Freedom and the Press

The First Amendment of the Constitution states, “Congress shall make no law respecting an establishment of religion, or prohibiting the free exercise thereof; or abridging the freedom of speech, or of the press.” Though hotly debated over the years, the amendment stands as a testament to the free flow of information and is a key part of a free and democratic nation.

With the current election touting media bias and “alternative facts” as tainting the political scene, questions arise as to how far is too far for free speech. Additionally, legislation against hate crimes and libel push the other end of the spectrum calling for certain mandates against untethered speech and content.

According to Cassandra Myers, “For all the appeal that free speech provides for us as individuals, the methodology for solving the tough free speech problems has remained murky; the lines of reasoning for First Amendment cases do not always follow predictable paths.”

With these murky waters becoming foggier through the ages, the media and those who wish to stay informed about the goings on of the world must take a firm stance on what information should be regulated in order to keep corruption at bay. In a recent controversy regarding Ann Coulter and her canceled speech at Berkeley, columnist, Alicia Shepard raised issues about the protection of those taking advantage of their right to free speech in communities hostile to their ideas.

“Academic environments should be a place for all students to learn and debate a robust variety of viewpoints — particularly if they contradict one’s own beliefs,” Shepard said.

The hostility that the students had against Coulter’s opinions is understandable and their dissent was a part of free speech and the ability to hold one’s own views. However, the threats of hostility that they made against her were in direct opposition to this very principle.

Barring someone from speaking their mind, whichever side they might take, is a violation of the first amendment and should not be tolerated. There are ways one can present their own view without threatening another.

However, with the advent of social media and platforms where anyone can write content, fake news and deliberately false opinions have become an increasing concern that ties into the free flow of information.

“Through the mere click of a computer mouse, (individuals) can transmit these documents to hundreds (potentially thousands or millions) of people around the world,” Russell Weaver of the Texas Law Review said in the fifth annual criminal law symposium. The platforms available to the general public should be viewed as a gift and used responsibly because of the reach that every public post and stated opinion might have.

This power has “transformed the political process as well as democratic systems,” Weaver said. “Because individuals are no longer forced to persuade traditional gatekeepers to communicate their ideas, they can directly attempt to influence the political process.”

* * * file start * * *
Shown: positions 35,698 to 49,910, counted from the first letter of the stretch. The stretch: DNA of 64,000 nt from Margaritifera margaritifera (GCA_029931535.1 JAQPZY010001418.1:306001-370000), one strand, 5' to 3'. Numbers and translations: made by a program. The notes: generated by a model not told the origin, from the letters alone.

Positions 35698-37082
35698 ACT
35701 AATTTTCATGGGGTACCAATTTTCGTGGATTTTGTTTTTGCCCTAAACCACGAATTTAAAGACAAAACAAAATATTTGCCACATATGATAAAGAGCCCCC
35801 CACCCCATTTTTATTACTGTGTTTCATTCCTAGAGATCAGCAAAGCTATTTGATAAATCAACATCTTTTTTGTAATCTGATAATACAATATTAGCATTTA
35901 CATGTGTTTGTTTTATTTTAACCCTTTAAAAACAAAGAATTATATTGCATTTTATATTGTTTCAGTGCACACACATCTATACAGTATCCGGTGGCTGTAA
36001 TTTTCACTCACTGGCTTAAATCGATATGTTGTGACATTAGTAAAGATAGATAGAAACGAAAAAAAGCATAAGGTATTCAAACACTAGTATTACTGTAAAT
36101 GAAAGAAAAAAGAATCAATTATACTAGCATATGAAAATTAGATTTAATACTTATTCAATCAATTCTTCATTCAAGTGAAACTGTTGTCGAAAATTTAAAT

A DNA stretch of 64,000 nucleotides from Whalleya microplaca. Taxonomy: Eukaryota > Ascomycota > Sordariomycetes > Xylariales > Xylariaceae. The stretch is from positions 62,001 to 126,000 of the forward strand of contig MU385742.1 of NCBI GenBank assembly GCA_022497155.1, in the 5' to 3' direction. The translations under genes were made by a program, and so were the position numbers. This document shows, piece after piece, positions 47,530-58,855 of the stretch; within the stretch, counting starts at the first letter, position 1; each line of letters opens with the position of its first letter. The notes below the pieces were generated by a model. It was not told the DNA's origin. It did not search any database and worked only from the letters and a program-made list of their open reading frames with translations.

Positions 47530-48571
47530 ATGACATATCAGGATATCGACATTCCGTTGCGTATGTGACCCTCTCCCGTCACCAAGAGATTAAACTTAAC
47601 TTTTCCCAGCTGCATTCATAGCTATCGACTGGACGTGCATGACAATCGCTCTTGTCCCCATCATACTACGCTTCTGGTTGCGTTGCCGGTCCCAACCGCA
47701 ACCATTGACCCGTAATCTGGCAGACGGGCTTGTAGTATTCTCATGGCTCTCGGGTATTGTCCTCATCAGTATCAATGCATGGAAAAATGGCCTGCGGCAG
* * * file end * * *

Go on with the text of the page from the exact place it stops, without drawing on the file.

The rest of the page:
Easier access to political leaders through social media as well as facilitating mass movements to legislate change are just some of the ways individuals “influence the political process.”

Unfortunately, there are also negative tactics that are more easily utilized through the Internet. Fake news is an abuse of free speech, just as much as threats against the free statement of opinions are. The platforms available to the general public should be viewed as a great responsibility. When used with reckless abandon, the web creates division and even security threats.

But with guidance and an adherence to moral principles it can also be a place where those who have little other opportunities to communicate with each other might collaborate, listen to each other’s thoughts and seek solutions.

However, sites like Wikileaks and other infiltrators can often present a security risk to the country. Though they often claim that some of their work has even proved to be eye openers to the general public, the inherent potential for information to fall into the hands of enemies provides grounds for legislation against leaks and distribution of classified information.

But how much legislation is too much? When does the protection of information begin to inhibit the flow of information that might be private or even classified but that the public has a right to know?

Myers explains that the First Amendment is “adaptive to cultural changes which can broaden its usefulness to the public it serves.”

Because of the Internet and the ability to easily access information, the media can and has utilized this for the greater good. Investigative journalists and advocates use access to public records to shed light on dubious practices as well as bring justice to certain situations. This sort of good that access can bring about temper negative aspects of widespread access.

The Constitution was founded on principles of self-governance and moral behavior from citizens. Thus the First Amendment also works best when we use the allowance of free speech and free press for good purposes.

Myers believes that, “as a fundamental part of the human condition- so tied to our higher intelligence-it is not only the ability to communicate, but also the inherent need to feel heard, to feel as if our individual thoughts prescribe value, that gives substance to free speech rights.”

Knowing that their voices will be heard should encourage the media to be prudent with their articles using truth and morality to drive the message as opposed to pride or political animosity. Keeping themselves accountable as members of the media as well as individuals will be a step in the right direction in keeping free press and speech privileges that are instrumental in guiding and enhancing a free and democratic nation.

Word Count: 934